Next, the neurosurgeon uses high-tech instruments to carefully break up and aspirate pieces of the pituitary tumor. As much of the tumor is removed as possible while preserving the pituitary gland and other brain tissue and structures. During tumor resection, the neurosurgeon also biopsies the tumor and sends it to a pathologist to confirm a diagnosis.
After tumor resection, the neurosurgeon may need to fill the space the tumor had previously occupied. If so, the neurosurgeon occasionally obtains a tissue graft from the patient’s abdomen or thigh and implants it where the tumor had been. Often, synthetic grafts and biologic glue can be used instead of making an incision in the abdomen or thigh. If incisions were made, those are stitched. Then the surgery is complete.
The other surgical method involves operating through the skull instead of the nasal cavity.
The neurosurgeon starts by making an incision on the front or side of the head and then pulls back the skin and muscle to expose the skull bone. Next, the neurosurgeon removes a small piece of the skull bone, exposing the dura mater, and the skull piece is saved so that it can be replaced later. Using surgical scissors, the neurosurgeon carefully cuts through the dura mater. Because the skull has minimal extra space and the brain tissue, blood vessels and nerves are fragile, the neurosurgeon uses an operating microscope and other advanced technology to navigate through the available space and reach the pituitary tumor.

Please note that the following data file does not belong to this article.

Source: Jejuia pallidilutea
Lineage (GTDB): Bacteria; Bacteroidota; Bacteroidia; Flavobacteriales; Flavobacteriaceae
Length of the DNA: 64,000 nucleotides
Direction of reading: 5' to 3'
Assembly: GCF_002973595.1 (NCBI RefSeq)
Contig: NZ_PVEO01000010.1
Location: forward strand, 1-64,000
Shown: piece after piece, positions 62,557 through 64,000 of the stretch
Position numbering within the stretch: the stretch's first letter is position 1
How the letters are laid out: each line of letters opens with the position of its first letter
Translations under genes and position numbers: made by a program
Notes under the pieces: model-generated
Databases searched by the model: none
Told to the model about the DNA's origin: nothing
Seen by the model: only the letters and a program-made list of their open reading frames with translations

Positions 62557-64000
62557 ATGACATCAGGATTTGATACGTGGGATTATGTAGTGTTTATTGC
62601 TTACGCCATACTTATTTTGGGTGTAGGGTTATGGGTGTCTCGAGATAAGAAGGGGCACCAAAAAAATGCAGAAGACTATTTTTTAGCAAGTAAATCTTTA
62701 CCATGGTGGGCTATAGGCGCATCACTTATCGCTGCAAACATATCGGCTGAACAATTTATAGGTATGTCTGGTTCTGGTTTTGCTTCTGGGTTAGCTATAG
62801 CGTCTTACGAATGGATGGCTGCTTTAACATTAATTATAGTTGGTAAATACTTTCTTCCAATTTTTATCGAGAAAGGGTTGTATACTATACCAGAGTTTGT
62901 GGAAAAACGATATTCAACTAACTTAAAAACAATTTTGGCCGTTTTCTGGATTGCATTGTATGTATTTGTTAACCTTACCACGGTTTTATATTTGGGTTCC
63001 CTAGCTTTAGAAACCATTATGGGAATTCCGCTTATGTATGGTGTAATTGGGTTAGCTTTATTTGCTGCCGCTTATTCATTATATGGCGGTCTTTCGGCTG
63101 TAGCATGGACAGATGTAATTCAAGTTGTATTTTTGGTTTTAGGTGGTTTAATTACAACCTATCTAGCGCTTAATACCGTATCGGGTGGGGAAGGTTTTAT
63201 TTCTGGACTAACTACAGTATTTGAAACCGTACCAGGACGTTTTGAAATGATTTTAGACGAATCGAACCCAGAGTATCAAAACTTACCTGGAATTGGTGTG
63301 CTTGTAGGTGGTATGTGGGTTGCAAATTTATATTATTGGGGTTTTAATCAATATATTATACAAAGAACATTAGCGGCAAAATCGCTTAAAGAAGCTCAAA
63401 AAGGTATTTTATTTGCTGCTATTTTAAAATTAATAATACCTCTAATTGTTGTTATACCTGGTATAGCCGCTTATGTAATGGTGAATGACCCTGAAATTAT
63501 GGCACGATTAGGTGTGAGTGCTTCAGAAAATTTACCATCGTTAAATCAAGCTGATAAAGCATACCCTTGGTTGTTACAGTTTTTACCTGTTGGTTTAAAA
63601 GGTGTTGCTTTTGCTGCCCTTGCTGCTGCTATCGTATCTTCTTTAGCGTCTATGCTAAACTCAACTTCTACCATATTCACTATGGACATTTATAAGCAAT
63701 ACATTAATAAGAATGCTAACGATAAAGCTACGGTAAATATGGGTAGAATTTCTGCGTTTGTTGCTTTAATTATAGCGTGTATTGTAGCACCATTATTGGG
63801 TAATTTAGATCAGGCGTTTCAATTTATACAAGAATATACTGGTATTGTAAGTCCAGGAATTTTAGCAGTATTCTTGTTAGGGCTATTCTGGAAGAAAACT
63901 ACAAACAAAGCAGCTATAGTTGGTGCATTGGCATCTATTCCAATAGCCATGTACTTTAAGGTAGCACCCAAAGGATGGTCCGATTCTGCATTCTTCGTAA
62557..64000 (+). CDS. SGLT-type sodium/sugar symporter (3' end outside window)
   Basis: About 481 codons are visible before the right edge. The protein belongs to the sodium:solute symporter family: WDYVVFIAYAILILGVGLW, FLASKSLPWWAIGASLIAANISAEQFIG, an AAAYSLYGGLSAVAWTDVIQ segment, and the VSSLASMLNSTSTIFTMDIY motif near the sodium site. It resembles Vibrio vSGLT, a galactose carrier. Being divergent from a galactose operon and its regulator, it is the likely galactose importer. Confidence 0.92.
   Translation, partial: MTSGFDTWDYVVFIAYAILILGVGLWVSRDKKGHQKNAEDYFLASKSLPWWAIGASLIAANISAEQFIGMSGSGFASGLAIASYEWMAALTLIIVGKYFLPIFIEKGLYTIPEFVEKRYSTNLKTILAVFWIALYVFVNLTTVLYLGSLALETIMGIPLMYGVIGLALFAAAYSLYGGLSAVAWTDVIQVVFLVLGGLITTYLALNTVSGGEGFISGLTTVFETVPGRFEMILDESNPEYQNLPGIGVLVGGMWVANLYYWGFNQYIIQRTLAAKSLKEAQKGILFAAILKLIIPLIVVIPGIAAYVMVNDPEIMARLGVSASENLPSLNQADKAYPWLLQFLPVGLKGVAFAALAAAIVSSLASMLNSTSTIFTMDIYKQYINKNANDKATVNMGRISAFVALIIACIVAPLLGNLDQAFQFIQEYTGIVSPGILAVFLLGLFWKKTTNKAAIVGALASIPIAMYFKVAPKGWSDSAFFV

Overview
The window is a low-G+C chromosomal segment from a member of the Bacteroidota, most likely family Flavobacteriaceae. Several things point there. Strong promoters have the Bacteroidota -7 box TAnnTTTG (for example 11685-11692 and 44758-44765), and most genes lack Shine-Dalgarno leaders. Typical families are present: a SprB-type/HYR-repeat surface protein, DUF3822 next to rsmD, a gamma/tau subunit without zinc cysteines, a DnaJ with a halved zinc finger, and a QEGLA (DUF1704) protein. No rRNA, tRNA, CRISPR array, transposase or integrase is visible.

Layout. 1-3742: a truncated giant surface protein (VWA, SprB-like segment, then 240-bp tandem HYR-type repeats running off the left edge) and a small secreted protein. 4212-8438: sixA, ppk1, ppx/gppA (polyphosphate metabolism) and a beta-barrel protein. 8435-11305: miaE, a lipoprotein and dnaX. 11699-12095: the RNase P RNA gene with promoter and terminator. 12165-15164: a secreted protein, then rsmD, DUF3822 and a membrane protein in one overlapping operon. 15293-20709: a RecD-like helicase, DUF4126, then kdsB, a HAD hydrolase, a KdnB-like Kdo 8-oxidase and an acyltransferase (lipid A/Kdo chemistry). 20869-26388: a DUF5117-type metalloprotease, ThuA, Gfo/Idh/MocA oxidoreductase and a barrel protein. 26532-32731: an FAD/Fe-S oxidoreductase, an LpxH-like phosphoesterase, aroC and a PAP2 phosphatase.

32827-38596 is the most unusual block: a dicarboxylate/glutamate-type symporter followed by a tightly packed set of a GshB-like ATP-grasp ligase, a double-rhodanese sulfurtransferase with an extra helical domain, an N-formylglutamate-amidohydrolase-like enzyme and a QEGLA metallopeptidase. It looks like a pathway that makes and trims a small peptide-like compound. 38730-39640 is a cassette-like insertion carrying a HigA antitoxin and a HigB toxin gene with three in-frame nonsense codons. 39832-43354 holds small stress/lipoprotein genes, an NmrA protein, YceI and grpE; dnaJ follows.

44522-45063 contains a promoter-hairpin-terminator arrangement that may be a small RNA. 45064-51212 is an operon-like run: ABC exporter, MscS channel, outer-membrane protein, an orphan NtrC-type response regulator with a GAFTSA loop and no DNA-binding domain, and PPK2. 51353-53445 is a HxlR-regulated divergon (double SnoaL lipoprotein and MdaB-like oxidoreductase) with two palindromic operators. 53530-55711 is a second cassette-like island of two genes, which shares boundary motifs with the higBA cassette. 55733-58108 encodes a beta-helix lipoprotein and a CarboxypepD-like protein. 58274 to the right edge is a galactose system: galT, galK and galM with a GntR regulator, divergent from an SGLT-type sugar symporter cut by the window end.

Because of advances in technology, the neurosurgeon also uses stereotactic techniques, which employ computer technology and imaging tools like MRI and CT scan to produce 3-dimensional images of the brain. The neurosurgeon uses these images to precisely navigate to the tumor and avoid harming healthy brain tissue.
Upon reaching the pituitary tumor, the neurosurgeon begins meticulously dissecting the tumor away from the pituitary gland and other important structures like the optic nerve. The neurosurgeon is careful to resect as much of the tumor as possible without damaging normal tissue. A biopsy of the excised tumor is taken and sent to a pathologist for analysis in order to confirm a diagnosis.
Once as much tumor as possible is removed, the neurosurgeon stitches up the incision in the dura mater and then replaces the piece of skull bone, which is secured with titanium plates and screws. Lastly, the neurosurgeon stitches up the incision on the scalp. The surgery is then finished.
Tell your doctor about any medications or supplements, including herbs or vitamins, you are taking. It is important for your doctor to know because you will likely be asked to not take certain medicines or supplements that can increase bleeding during surgery, like aspirin and warfarin. Also, make your doctor aware of any allergies you have to medications or food.
Because general anesthesia is used during surgery, your doctor will ask that you stop eating and drinking at midnight the night before the procedure. If your doctor has instructed that you continue taking certain medications the day of surgery, do so with a small sip of water.
On the day of surgery, wear loose, comfortable clothing. Do not wear makeup, jewelry, body piercings or contact lenses; instead wear your glasses.
For your overnight or weeklong stay, be sure to pack lightly. A few common items that patients like to bring include toiletries, dentures and a change of clothing for when they are discharged from the hospital.
Be sure to arrange transportation home because you will not be allowed to drive yourself home after surgery.
How long will I stay in the hospital?